The three Democratic presidential frontrunners gave their final pitches to Iowa voters Monday night at a nationally televised town hall event just one week before that state's caucuses, answering questions directly from voters on a host of domestic and foreign policy issues.

The format gave each of the candidates — former Secretary of State Hillary Clinton, independent Vermont Sen. Bernie Sanders, and former Maryland Gov. Martin O'Malley — a chance to more thoroughly lay out their positions than in the four quick-response debates held so far.

Here's a look at some of the key military and veterans policy issues they discussed:

Clinton, on use of military power

"I think it's imperative (as president) you do your very best … to avoid military action. It should be the last resort, not the first choice, to use diplomacy, even if it's slow, boring, hard, to continue to persist and be patient to get results.

"And that you also should use the enormous capabilities that we have to project our values around the world, our cultural values, our freedoms, our human rights, and respect for the dignity of all people...

"Every situation is different. So I want to make sure I stay as close as possible to the non-intervention. That's why I say no American ground troops in Syria or Iraq. Special Forces, trainers, yes. Planes to bomb, yes. No ground forces."

Sanders, on his perceived lack of foreign policy experience:

"Experience is important, but judgment is also important. … Dick Cheney, he had a lot of experience, too. His policies with regard to foreign affairs was an absolute disaster. So, experience is important, but it is not the only thing.

"I would urge people to check out my views on foreign policy, how we deal with ISIS, and I think they will make a lot of sense to the people of Iowa, and the people of our country."

O'Malley, on veterans employment

"My strategic goal is full employment for the veterans of ours who come home from Iraq and Afghanistan. We do a very poor job of transitioning our veterans back to civilian life. And I have found, as a governor attacking this problem, that the key is employment...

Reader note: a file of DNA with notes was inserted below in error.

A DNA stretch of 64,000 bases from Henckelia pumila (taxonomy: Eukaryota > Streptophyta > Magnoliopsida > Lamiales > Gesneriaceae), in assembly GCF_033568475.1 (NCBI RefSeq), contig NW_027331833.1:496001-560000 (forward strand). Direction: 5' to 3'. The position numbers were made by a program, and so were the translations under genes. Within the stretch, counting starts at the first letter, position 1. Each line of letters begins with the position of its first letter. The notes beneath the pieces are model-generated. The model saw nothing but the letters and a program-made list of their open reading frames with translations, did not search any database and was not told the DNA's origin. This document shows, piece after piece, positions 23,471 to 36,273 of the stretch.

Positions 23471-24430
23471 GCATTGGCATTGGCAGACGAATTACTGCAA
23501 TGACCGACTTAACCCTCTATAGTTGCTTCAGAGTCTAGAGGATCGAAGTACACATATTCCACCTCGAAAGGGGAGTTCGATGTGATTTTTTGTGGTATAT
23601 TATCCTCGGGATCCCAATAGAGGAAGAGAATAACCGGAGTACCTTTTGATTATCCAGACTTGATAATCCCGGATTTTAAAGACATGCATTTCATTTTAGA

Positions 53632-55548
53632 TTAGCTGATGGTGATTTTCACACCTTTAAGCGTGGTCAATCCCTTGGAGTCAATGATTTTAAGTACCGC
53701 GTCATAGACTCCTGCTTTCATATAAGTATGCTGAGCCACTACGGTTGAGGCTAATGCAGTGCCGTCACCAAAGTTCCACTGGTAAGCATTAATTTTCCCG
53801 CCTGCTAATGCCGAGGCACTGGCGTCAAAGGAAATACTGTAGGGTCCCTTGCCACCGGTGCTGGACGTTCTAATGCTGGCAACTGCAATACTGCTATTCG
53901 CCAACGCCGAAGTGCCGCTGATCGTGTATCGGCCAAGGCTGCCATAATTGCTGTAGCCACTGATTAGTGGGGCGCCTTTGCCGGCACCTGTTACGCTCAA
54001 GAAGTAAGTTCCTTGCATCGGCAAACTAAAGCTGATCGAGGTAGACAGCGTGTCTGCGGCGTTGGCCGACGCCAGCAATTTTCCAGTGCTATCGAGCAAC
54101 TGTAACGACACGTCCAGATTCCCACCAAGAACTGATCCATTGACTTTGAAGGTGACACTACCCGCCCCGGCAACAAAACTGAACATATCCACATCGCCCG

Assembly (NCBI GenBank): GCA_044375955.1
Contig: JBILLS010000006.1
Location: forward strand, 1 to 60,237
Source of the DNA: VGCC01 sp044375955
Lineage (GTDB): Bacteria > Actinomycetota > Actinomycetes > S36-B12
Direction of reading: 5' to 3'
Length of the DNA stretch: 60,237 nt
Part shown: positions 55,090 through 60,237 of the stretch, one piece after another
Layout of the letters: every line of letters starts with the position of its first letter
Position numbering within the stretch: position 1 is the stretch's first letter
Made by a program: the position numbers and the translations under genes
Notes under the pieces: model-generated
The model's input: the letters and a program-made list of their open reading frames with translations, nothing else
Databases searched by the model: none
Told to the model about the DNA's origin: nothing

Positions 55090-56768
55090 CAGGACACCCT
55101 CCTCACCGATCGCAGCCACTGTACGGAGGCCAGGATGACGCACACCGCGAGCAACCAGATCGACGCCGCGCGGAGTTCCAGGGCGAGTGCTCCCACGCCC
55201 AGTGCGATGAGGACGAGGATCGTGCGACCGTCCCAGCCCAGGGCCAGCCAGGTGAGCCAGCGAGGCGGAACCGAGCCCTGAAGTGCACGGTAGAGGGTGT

"We're a better nation than this and we need to have a transition program so that none of our veterans slip through the cracks and we need to make the first goal so that we can then get to the post-traumatic stress issues, mental health and other things."

Sanders, on his ability to work with Republicans

"I am probably the most progressive member in the U.S. Senate. But, I have over the years, not only in the Senate, but in the House, worked with Republicans when there was common ground. When I was in the House, in a number of years I got more amendments passed on the floor of the House working with Republicans than anyone else...

"In the Senate, just a couple of years ago, in a dysfunctional Congress I worked with people like John McCain, people like Jeff Miller over in the House, to pass the most comprehensive Veterans health care legislation in the modern history of the United States of America."

Clinton, on the threat of terrorism

"This is not something new. This is a long-term challenge. That's why I've laid out a plan to defeat ISIS and the radical jihadist terrorist networks that I think has the best chance of achieving that...

"We have to be leading. And that means we've got to be smart about how we try to assert our power so that it is constructive, makes a difference and does lead to greater peace and prosperity."

Leo Shane III covers Congress, Veterans Affairs and the White House for Military Times. He can be reached at

Leo covers Congress, Veterans Affairs and the White House for Military Times. He has covered Washington, D.C. since 2004, focusing on military personnel and veterans policies. His work has earned numerous honors, including a 2009 Polk award, a 2010 National Headliner Award, the IAVA Leadership in Journalism award and the VFW News Media award.

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